The Barbed Noose with the Mice. Paul Klee. The Berggruen Klee Collection, 1987. Image courtesy of The Metropolitan Museum of Art.
The Barbed Noose with the Mice. Paul Klee. The Berggruen Klee Collection, 1987. Image courtesy of The Metropolitan Museum of Art.

When the initial report was first published, and the story circulated, news agencies and scientific magazines alike jumped on the simple and relatable study. Headlines ranged from the accurate if slightly simplified, “Men Trigger Mouse Stress” in The Scientist to the absurd and sensationalist, “Male Scientists’ Threat to the Integrity of Research” in The Atlantic. All this coverage, which I’m sure you’ve witnessed, was reporting on a recent study published in April 2014 in Nature Methods titled “Olfactory exposure to males, including men, causes stress and related analgesia in rodents” – an appropriately precise, if not eye-catching title. But before you panic and start second guessing your own work, consider that the study was primarily a behavioral one and really has no bearing on our immunological work.

The study by Sorge et al. is a well-controlled and thorough examination of how mice, in the context of pain responses, react to the presence of males or more specifically male hormones. The experimenters used several methods to show that male androgens, across species, can elicit a stress or in this case analgesic response in mice under pain responses. The effect was validated with clear biological evidence of increased corticosteroid levels. After reading the primary literature, I am convinced of its validity. My only quip is with the exaggeration of its implication by the authors of the paper, their colleagues, and the media that had reported on its findings.

In a Nature News report of the work, a well-known researcher in the field, Joseph Garner, is quoted as saying, “The work indirectly demonstrates potential effects on nearly any kind of medical research”. For a more realistic interpretation of the work, the corresponding author of the study, Jeffrey Mogil, says “that the findings should at least prompt researchers to report the gender of experimenters in their publications, and if the experimenters change mid-stream, to include their gender as a variable in the analysis”. I think that these suggestions might apply to behavioral studies on pain in rodents but are entirely unnecessary for the type of work that cellular and basic immunologists may perform with rodents.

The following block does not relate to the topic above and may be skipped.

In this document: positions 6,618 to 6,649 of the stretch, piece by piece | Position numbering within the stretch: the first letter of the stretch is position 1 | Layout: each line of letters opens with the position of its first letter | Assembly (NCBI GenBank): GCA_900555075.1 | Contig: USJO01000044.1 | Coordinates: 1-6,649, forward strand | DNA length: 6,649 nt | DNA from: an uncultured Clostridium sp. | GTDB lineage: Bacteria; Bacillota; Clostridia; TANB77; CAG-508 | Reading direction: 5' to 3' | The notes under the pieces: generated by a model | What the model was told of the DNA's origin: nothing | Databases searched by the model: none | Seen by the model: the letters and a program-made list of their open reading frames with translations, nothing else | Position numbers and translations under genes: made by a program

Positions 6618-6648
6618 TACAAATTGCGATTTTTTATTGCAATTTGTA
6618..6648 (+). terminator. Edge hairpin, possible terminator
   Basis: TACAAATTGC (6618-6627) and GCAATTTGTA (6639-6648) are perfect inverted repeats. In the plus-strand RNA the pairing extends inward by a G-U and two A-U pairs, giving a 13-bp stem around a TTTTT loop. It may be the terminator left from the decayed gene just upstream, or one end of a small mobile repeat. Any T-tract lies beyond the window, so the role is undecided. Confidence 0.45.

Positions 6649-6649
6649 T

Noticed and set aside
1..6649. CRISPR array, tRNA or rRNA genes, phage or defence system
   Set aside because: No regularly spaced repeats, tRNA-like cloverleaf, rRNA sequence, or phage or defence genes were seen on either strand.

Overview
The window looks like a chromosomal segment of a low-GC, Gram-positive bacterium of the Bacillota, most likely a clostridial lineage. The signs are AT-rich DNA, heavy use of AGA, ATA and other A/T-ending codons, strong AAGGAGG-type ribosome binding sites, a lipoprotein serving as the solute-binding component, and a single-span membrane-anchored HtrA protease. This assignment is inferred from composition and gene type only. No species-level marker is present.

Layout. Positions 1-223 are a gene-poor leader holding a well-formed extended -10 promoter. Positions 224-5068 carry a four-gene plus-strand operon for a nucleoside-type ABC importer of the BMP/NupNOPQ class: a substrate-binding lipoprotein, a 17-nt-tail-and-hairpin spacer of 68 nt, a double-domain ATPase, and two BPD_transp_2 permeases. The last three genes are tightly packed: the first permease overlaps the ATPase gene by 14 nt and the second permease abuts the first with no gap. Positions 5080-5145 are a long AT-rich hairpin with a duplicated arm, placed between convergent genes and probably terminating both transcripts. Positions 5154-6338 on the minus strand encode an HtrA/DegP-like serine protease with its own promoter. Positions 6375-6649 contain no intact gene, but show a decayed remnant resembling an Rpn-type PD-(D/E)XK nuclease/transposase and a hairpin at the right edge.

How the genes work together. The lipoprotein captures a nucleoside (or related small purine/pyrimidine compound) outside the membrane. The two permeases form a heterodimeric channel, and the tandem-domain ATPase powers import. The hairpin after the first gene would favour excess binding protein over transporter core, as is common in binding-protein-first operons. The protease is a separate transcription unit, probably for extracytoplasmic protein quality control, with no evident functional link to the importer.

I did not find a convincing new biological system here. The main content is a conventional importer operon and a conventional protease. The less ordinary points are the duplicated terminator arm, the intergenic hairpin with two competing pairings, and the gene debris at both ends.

[pullquote]The normal handling of mice through scruffing, injection, or any other technique will already cause excessive stress, regardless of the experimenter’s sex.[/pullquote]The findings of these studies do not apply to immunological mouse studies because the handling methods of the mice are so different from normal procedures. The majority of this study was conducted on mice placed in in Plexiglass containers and left in open rooms. The mice were injected with compounds to induce stress and then monitored hours later in the presence or absence of an experimenter. This situation is unique to behavioral work as mice are handled, injected, and then monitored hours later. This interlude provides a refractory period to any stress induced by the act of handling or injecting the mice. The authors of the paper themselves noted that changing the sex of the technician providing animal husbandry or changing the sex of the person administrating the pain-inducing compound did not alter the results. That’s because the mice in their experiments are rested for hours and then placed in open rooms.

This is in clear contrast to the handling of animals in normal immunological studies, which takes place in restricted biosafety cabinets and uses vented cages. Researchers entering an animal facility typically must wear a gown, mask, gloves, hairnet, and shoe covers to minimize exposure to any contaminating compounds. The root of my issue with the broad implication of the study’s work is that the normal handling of mice through scruffing, injection, or any other technique will already cause excessive stress, regardless of the experimenter’s sex.

Although the findings of this study and their implications on behavioral pain research has merit, extending the conclusions to other biological sciences is unwarranted. If you’re doing animal work, variation caused by differential stress stimuli is unavoidable. The sex of the experimenter will have little effect on stress responses when compared to the actual stress of handling and treatment.

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Yuriy Baglaenko

Founding Editor
Yuriy is a 4th year PhD student studying the suppression of autoimmunity at the University of Toronto. He is an avid musician with an at-home amateur recording studio and a mediocre intramural volleyball player.
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